May we call you Jiggly?
It’s been six years since we saw Jiggly Caliente on season four of RuPaul’s Drag Race. Since then, she’s publicly came out as trans and has been working relentlessly on her debut album ‘T.H.O.T. Process’.
The album, which is available now to buy and stream, marks the first straight-up hip hop album from a Drag Race alum and also features collaborations with the likes of Ginger Minj, Peppermint, Alaska and even RuPaul, who lends herself to the album’s intro.
The album also features a knock-out collab with Sharon Needles in the lead single ‘IDGAF’. Contending with Dua Lipa’s IDGAF status, the track is all about doing what you want and not taking any haters along for the ride.
The music video for the track sees Jiggly and Sharon flip the finger in a variety of dazzling outfits.
Speaking to Billboard about the album, Jiggly said:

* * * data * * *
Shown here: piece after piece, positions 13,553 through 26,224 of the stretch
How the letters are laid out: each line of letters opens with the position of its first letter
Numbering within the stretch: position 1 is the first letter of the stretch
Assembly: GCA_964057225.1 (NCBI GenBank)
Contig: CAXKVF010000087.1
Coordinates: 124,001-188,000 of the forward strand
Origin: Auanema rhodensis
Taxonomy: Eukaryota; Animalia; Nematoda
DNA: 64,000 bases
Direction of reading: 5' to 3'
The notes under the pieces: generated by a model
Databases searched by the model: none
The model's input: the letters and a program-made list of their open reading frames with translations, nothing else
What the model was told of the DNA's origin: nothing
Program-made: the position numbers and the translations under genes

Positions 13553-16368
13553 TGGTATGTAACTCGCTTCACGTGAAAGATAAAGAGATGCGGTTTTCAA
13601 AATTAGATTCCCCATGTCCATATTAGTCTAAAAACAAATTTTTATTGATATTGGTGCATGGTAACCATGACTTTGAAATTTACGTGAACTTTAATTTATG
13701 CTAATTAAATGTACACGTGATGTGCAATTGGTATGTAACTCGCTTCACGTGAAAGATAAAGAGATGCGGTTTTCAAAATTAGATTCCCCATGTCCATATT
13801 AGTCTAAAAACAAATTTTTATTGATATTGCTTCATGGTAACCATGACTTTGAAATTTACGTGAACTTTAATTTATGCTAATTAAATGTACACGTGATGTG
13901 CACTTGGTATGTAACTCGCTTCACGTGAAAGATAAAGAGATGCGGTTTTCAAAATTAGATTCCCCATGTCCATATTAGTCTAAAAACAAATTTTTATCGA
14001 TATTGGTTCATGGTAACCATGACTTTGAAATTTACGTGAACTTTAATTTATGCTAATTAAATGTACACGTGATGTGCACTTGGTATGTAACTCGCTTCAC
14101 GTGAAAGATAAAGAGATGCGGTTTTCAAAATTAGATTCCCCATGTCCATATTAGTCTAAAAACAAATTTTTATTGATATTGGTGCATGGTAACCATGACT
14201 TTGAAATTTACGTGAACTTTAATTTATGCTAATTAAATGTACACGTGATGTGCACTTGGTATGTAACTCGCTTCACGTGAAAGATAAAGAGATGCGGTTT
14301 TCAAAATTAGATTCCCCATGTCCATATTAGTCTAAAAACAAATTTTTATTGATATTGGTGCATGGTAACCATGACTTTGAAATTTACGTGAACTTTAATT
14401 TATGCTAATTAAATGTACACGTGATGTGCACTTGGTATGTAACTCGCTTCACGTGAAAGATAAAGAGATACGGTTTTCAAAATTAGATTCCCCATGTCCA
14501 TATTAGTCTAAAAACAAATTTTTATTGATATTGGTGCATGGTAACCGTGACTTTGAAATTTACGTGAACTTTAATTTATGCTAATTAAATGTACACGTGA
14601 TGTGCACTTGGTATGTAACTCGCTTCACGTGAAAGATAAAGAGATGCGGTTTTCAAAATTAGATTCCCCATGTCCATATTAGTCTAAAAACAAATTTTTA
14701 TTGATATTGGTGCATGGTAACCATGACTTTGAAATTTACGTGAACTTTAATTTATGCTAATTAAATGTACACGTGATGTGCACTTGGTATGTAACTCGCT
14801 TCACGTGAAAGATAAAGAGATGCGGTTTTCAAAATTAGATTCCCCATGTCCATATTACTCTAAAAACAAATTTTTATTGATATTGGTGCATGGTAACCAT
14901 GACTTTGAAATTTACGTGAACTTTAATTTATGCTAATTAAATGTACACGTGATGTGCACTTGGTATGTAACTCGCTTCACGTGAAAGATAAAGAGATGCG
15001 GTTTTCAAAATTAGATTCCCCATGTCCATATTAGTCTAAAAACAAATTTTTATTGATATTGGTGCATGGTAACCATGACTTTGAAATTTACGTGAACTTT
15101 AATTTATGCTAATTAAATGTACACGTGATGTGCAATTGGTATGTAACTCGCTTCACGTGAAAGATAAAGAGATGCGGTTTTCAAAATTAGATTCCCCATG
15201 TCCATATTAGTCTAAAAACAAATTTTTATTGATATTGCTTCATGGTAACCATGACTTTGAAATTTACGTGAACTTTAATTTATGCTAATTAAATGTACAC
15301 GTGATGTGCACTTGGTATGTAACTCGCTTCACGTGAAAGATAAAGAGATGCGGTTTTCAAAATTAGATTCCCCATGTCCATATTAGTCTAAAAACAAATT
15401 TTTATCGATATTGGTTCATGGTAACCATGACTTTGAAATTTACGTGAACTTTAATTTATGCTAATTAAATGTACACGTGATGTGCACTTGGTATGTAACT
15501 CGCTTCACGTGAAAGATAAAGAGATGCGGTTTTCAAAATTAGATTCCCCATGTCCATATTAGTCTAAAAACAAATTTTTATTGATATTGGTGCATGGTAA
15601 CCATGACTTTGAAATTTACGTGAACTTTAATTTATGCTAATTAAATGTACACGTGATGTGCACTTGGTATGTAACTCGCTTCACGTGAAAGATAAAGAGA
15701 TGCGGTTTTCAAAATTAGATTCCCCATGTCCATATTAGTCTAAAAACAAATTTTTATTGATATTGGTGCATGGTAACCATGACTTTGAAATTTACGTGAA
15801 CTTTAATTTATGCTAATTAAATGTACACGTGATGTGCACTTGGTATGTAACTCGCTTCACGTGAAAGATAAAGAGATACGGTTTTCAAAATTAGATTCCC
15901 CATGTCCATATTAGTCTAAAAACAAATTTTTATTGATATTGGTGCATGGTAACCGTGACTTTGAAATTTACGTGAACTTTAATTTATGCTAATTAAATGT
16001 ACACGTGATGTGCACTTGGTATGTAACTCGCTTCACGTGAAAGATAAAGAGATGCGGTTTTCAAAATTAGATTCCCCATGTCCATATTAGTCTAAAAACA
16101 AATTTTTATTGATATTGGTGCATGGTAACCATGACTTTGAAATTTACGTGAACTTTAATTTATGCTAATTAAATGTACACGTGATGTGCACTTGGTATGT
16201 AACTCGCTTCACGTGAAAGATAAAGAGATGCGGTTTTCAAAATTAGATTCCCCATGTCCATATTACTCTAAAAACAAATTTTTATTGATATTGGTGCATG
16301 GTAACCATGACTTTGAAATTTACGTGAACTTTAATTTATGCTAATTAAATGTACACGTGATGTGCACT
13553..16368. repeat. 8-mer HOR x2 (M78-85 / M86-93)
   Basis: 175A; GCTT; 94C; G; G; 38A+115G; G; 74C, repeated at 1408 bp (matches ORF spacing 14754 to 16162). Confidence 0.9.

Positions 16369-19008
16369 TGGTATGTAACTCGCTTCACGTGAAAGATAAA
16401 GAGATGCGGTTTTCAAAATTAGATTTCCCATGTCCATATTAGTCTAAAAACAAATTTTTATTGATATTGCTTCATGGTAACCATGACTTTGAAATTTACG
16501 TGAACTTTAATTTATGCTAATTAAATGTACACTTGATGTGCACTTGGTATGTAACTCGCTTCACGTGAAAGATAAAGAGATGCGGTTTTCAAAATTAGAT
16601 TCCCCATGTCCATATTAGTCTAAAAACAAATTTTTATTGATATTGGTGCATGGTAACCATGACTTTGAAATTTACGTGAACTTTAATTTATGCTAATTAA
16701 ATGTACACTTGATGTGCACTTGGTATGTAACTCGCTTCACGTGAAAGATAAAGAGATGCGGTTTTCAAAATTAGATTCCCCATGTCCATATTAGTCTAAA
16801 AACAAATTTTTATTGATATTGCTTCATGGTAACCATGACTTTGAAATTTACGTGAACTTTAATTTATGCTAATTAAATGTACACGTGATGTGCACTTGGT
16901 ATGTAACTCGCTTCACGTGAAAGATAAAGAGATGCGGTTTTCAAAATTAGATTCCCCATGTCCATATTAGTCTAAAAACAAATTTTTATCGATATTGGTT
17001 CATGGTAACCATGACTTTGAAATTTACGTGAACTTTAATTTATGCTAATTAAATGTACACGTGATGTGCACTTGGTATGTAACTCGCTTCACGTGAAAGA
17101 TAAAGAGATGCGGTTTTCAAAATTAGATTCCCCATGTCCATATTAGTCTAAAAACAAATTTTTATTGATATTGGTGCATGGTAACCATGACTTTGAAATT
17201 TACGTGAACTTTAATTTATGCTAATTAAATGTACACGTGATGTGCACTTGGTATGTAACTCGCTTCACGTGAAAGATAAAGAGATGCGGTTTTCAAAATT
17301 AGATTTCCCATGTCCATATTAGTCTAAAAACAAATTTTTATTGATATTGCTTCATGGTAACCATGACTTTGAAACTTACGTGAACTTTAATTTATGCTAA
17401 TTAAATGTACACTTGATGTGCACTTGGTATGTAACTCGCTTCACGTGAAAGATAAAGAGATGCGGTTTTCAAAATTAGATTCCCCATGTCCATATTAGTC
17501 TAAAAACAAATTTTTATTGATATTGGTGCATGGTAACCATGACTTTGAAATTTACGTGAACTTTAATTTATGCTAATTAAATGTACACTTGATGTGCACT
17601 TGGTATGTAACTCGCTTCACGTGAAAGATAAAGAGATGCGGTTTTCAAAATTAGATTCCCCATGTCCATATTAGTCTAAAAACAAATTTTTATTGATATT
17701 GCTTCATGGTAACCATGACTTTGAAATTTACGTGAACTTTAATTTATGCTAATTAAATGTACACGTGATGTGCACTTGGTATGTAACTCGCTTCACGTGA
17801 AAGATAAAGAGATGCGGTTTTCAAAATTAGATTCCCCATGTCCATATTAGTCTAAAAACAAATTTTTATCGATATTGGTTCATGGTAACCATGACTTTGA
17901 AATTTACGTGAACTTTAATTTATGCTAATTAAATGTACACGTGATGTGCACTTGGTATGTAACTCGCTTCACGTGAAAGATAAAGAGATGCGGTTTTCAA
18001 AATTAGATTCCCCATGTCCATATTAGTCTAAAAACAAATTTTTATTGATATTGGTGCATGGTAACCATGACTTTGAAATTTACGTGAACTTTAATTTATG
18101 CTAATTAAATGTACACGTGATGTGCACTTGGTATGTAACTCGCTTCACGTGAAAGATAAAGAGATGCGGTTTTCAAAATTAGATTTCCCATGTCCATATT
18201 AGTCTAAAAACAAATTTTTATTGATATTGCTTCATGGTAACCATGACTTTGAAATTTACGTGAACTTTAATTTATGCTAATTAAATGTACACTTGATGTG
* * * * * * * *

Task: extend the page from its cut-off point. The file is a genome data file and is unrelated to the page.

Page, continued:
You know, I could have easily done the super Auto-Tuned, typical drag tracks. Talking about your hair, your drag, your nails and all of that, but I wanted to make sure that I was true to myself. If I was going to put out an album, I needed it to be me.
During the interview, Jiggly also had the opportunity to discuss what its like to be a trans drag queen following RuPaul’s recent comments.
Drag is, for the most part in the trans community, ultra-fem, ultra glamorous — it is basically femininity transcended. Because it’s like, the hair is high, it’s often about gorgeousness. So a lot of the time, I feel that among the trans community who are entertainers, a lot of men view us as sexual objects. So a lot of the time, the lines are kind of blurred for some men, because I feel that trans women are just so sexualized. And that’s especially for trans women who are entertainers.
There are so many times — countless times — where I tell a man or a guy that I’m an entertainer, and the first thing they go to is, “Are you in porn?” I’m like, “Are you f—ing with me here?” Or sometimes I’ll say, “Oh, I’m an actress,” and as soon as you say “actress,” they assume that you’re in porn. It’s like, “No!” You know, drag queens are very similar to geishas. We’re selling art and beauty and dance and song, not our bodies.